Begin typing your search above and press return to search.
News Updates

Employee Can't Be Terminated From Service Despite Conviction By Court In Absence Of Show Cause Notice & Opportunity To Reply: Gujarat High Court

PRIYANKA PREET
25 March 2022 5:02 AM GMT
Employee Cant Be Terminated From Service Despite Conviction By Court In Absence Of Show Cause Notice & Opportunity To Reply: Gujarat High Court
x

The Gujarat High Court has recently quashed and set aside the order of termination of an employee, who was convicted for corruption, on the ground that he was neither given a show cause notice before such termination nor an opportunity to explain his case.The Bench comprising Justice Biren Vaishnav directed the employer to reinstate the employee to his original post along...

The Gujarat High Court has recently quashed and set aside the order of termination of an employee, who was convicted for corruption, on the ground that he was neither given a show cause notice before such termination nor an opportunity to explain his case.

The Bench comprising Justice Biren Vaishnav directed the employer to reinstate the employee to his original post along with consequential benefits and backwages. However, liberty is granted to pass appropriate order afresh in accordance with law after giving opportunity of hearing to the petitioner and considering the reply which may be filed. 

The Court was hearing a challenge to the order passed by Respondent No. 3 terminating the services of the Petitioner for conviction under Sections 7,12, 13(1)(d) and 13(2) of the Prevention of Corruption Act 1988.

The Petitioner vehemently contested that vide a criminal appeal, the execution of the sentence passed against him was suspended and therefore, the termination order should not have been passed. Further, no show cause notice was issued to the Petitioner prior to the termination order. Reliance was placed on V.D.Vaghela vs. G.C.Raiger, Deputy IGP, 1993 (2) GLH 1005, where it was held:

"it is borne out that termination of service without issuance of a notice prior to the order and without considering the reply of the petitioner was bad."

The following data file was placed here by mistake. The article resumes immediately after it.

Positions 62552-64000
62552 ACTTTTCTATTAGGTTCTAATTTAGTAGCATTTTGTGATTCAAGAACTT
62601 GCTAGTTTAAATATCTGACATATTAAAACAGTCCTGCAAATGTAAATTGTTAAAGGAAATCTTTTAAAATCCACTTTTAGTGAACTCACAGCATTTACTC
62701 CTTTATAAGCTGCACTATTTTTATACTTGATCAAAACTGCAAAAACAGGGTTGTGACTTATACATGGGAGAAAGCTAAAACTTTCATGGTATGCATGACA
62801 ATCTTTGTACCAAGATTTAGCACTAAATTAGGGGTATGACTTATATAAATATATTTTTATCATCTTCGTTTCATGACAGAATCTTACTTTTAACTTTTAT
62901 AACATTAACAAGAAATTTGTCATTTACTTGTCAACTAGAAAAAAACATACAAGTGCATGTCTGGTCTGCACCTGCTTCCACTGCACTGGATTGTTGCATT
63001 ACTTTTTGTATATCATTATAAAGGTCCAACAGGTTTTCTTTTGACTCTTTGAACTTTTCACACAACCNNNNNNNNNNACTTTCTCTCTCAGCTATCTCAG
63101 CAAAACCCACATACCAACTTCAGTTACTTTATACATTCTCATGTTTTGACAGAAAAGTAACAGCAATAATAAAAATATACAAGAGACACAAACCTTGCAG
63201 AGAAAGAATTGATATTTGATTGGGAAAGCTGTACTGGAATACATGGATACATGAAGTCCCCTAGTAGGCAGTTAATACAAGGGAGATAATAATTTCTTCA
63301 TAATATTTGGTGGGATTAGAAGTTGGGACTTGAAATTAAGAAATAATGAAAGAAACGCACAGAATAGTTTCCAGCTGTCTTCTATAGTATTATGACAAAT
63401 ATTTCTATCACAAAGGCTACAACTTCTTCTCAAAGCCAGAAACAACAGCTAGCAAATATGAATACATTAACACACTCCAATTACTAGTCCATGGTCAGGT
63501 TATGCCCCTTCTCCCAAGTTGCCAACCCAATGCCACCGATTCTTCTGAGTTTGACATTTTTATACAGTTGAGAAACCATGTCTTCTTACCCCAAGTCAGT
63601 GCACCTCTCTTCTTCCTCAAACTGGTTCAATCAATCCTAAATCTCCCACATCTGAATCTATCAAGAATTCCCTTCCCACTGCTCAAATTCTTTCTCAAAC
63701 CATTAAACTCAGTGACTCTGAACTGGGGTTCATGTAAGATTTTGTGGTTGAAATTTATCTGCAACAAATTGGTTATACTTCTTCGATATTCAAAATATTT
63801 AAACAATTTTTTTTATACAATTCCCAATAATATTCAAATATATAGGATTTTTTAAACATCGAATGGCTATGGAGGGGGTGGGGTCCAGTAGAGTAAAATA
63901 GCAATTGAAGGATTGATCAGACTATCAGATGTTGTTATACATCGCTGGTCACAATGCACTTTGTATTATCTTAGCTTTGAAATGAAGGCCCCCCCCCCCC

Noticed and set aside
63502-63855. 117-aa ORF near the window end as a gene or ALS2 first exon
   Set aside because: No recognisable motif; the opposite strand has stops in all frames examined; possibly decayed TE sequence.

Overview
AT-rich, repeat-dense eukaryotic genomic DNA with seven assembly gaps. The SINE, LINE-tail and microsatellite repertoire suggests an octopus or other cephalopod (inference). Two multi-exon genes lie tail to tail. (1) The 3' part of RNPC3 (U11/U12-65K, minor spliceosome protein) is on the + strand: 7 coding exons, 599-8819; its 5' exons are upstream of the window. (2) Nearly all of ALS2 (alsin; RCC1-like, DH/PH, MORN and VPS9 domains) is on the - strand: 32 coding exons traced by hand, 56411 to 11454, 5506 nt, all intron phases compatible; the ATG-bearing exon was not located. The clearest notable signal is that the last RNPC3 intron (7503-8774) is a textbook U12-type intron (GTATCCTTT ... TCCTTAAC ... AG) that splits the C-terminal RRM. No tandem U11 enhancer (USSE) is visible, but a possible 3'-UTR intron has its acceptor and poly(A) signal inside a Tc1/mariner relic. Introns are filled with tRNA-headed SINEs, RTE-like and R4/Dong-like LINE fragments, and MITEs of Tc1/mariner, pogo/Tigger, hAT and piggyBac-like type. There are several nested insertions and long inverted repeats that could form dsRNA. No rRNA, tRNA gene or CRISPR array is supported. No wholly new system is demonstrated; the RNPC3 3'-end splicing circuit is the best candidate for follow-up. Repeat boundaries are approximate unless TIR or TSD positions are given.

Similarly, in Ahmadkhan Inayatkhan v. District Superintendent of Police, Banaskantha [1989 (2) GLR 1301], the Gujarat High Court had held that failure to give notice vitiated the dismissal.

Per contra, the Respondents relied on H.N. Rao v. State of Gujarat [2000(3) GLH 358] wherein it was held that notice was not necessary before passing the order of dismissal. Further, in Union of India v. V.K. Bhaskar [(1997) 11 SCC 383], the High Court held that dismissal from service on the ground of conduct which led to conviction on a criminal charge could be passed, for which pendency of an appeal against conviction was no bar.

The Bench, however, pointed out that the law has travelled far and in Kiritkumar D. Vyas v. State of Gujarat [1982 (2) GLR 79], the Gujarat High Court had opined, "conviction, therefore cannot be utilised for passing an order of dismissal blindfoldedly without hearing the delinquent on the question of sentence."

While affirming the decision in AhmadKhan, the Bench emphasised that the principles of natural justice must be followed. Justice Vaishnav averred:

"It is thus considered an essential requirement that before disciplinary authority passed the order of dismissal against the respondent who was convicted of criminal charge to give show- cause notice and to consider the reply given to the show-cause notice."

Keeping in view the precedents, the Bench directed the reinstatement of the Petitioner along with benefits within 15 days of passing the order while clarifying that the Respondent was not precluded from passing appropriate order with fresh inquiry.

Case Title:Ramsingbhai Saburbhai Patel vs State Of Gujarat

Case No.: C/SCA/22629/2019

Click Here To Read/Download Judgment

Next Story